Yet I had sought help for the tension knowing that true freedom for one does not exist until there is freedom for all, whether in the outer world or inner world.
So it began to relax and open in this safe space. And I began to feel the tension spread to my stomach, neck, shoulders, and head…oh no. Gently, I reminded my inner self that I was older now and had insights I did not have earlier in life. We were going to share the burden. And pain did not need to be the enemy.
Guess what happened? Instead of being destroyed by the pain, the pain offered wisdom. In being dependent upon the wisdom of the heart, the other parts were sheltered. While this was okay for the short-term, it was unhealthy as a long-term strategy. Yes, different parts of me were not experiencing as much pain, but they were also not aware of the depth of their own strength and agency.
“Kasey, when you feel your neck and shoulders get tense, it’s time to take a step back. You’re carrying too much on your shoulders,” the pain in those areas told me.
Sometimes we need to step into what we fear may destroy us (or those we love, which is what we fear would destroy us). A spiritual director or therapist is often a wise (and usually a necessary) companion.
Sometimes when we take that step, the tension increases. Looking back, the increased tension, even hitting "rock bottom”, is most often what leads to being given new eyes to see.
Those new eyes to see help us navigate a new way to be.
Next week: “How teaching on contemplative prayer actually encouraged inner co-dependency”
Cats should be the mascot of contemplation.
They have resting awareness down.
Some people think contemplation is laziness, but this is far from the truth. “Doing nothing so God can do everything” is hard work!
It takes an active, yet relaxed, vigilance to stay present rather than follow the mind into the past or future where regret and worry reign. But like a good Zen master, the cat can teach us.
"Every single creature is full of God and is a book about God. Every creature is a word of God," Meister Eckhart proclaimed in the late 13th century. I find this to be true as I spend time with my cat. Listening and watching with the ears and eyes of my soul, I discover she has a lot to teach me. Here's some advice she offers...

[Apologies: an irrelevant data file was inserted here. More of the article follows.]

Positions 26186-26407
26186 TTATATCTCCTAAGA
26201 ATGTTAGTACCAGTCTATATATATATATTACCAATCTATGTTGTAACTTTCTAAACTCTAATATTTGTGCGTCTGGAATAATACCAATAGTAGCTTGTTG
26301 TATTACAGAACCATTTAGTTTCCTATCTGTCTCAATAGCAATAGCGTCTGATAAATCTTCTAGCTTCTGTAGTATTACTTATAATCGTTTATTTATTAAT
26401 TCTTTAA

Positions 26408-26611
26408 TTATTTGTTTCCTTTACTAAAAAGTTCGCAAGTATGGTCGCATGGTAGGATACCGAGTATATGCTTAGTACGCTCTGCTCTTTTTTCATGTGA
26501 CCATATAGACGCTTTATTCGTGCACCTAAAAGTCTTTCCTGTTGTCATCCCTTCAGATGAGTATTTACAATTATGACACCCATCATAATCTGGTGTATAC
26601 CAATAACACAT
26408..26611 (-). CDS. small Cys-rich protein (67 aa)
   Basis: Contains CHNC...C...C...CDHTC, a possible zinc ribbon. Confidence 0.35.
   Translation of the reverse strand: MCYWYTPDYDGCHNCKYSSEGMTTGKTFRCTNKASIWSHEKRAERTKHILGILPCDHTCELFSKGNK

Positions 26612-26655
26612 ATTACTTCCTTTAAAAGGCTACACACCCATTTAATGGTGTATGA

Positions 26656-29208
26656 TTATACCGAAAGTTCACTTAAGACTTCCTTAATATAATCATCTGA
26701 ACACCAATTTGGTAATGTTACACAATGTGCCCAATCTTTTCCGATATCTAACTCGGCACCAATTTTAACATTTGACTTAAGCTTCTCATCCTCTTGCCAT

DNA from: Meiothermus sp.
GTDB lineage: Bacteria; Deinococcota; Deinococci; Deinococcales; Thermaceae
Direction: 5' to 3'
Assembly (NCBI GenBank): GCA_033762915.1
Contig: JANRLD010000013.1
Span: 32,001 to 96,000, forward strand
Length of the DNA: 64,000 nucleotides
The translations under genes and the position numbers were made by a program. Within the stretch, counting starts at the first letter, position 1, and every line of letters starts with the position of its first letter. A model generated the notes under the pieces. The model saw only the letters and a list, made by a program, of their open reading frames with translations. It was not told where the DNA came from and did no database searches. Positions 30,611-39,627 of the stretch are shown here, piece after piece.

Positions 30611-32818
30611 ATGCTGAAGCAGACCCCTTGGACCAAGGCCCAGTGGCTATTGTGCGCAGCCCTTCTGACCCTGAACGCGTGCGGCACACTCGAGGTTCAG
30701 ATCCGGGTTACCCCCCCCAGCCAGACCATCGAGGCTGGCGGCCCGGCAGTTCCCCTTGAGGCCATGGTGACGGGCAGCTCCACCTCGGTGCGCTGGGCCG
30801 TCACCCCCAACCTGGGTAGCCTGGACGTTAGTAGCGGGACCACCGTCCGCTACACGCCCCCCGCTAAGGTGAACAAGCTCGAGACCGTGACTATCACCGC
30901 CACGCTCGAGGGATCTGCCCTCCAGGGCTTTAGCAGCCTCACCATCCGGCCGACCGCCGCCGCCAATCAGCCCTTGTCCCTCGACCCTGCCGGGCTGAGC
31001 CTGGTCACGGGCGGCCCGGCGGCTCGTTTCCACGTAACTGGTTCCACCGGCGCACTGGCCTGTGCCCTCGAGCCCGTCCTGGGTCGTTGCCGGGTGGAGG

5 feline tips for contemplation (also known as "contemplative catnaps"):
Cats make contemplation look simple. While simple, it can be challenging. Surrender and serenity are daily exercises that may look different each day! A routine-loving cat still changes nap spots, so how do surrender and serenity look for you today?
Watch a cat for a while and allow the Spirit of God, which enlivens both you and the cat, to speak to you through this furry part of Creation.
We all experience the "voice" of the Sacred Presence. Whether or not we pay attention or correctly identify it requires ongoing discernment. One thing is for certain, it's hard when you're hangry (hungry + angry)!
On Sunday mornings, my family spends a little time in guided prayer. We often get ideas from Imaginative Prayer for Youth Ministry: A Guide to Transforming Your Students' Spiritual Lives into Journey, Adventure, and Encounter by Jeannie Oestreicher and Larry Warner (I'd use this resource even if I didn't have kids!).
The past two weeks, we were "present" in the desert with the exhausted Elijah who needed to rest and eat. Then we were with Elijah again as he experienced God's voice. We, too, received God's invitation to rest and eat in the desert as well as recognized God's voice as we stood beside Elijah on the mountain.
After some time in silent reflection, we share what we experienced. I'll share mine.
"What are you doing here?" is the question Elijah hears God say to him in I Kings 19:13, twice.
As I stood at the mouth of the cave on the mountain in my mind's eye, I realized the power of gentleness through that question. It took me a while, though. The first time, I felt criticized.
Tone matters. How we hear God's question to us reveals our current condition, our image of God, and how we interpret and then respond to the question.
When I am exhausted, I can hear things in a particular way that perhaps the speaker never intended. I can also miss things the person intended me to hear. My response often reflects my tone deafness. My husband and kids can attest to this!
Only after resting and eating, did Elijah have the strength and ability to look, listen, and recognize God's response to his complaint.
In Chapter 19 of the book of I Kings in the Hebrew Scriptures (Old Testament of the Bible), we're told that God had Elijah go stand on the mountain and watch for the Lord. A whirlwind, earthquake, and fire came and Elijah did not recognize God in them. It was in what followed the fire...a gentle whisper (the sound of sheer silence some translations say)...that Elijah recognized the voice of God. And God asked Elijah for the second time, "What are you doing here?"